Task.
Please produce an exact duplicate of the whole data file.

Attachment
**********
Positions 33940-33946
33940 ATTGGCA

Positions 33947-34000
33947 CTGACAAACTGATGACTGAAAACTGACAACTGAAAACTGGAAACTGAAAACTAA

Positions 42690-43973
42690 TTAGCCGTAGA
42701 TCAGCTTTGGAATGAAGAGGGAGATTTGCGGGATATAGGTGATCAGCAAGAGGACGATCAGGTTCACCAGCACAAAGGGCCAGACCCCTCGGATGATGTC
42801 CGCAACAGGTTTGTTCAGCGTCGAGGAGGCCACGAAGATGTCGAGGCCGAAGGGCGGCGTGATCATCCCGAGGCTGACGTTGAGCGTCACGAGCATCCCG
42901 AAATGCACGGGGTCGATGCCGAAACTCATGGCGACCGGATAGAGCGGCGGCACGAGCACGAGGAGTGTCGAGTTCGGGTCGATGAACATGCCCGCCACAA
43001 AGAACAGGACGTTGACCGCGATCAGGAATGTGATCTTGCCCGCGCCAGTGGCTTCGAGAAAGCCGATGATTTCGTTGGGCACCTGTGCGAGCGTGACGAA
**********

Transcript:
Positions 33940-33946
33940 ATTGGCA

Positions 33947-34000
33947 CTGACAAACTGATGACTGAAAACTGACAACTGAAAACTGGAAACTGAAAACTAA

Positions 42690-43973
42690 TTAGCCGTAGA
42701 TCAGCTTTGGAATGAAGAGGGAGATTTGCGGGATATAGGTGATCAGCAAGAGGACGATCAGGTTCACCAGCACAAAGGGCCAGACCCCTCGGATGATGTC
42801 CGCAACAGGTTTGTTCAGCGTCGAGGAGGCCACGAAGATGTCGAGGCCGAAGGGCGGCGTGATCATCCCGAGGCTGACGTTGAGCGTCACGAGCATCCCG
42901 AAATGCACGGGGTCGATGCCGAAACTCATGGCGACCGGATAGAGCGGCGGCACGAGCACGAGGAGTGTCGAGTTCGGGTCGATGAACATGCCCGCCACAA
43001 AGAACAGGACGTTGACCGCGATCAGGAATGTGATCTTGCCCGCGCCAGTGGCTTCGAGAAAGCCGATGATTTCGTTGGGCACCTGTGCGAGCGTGACGAA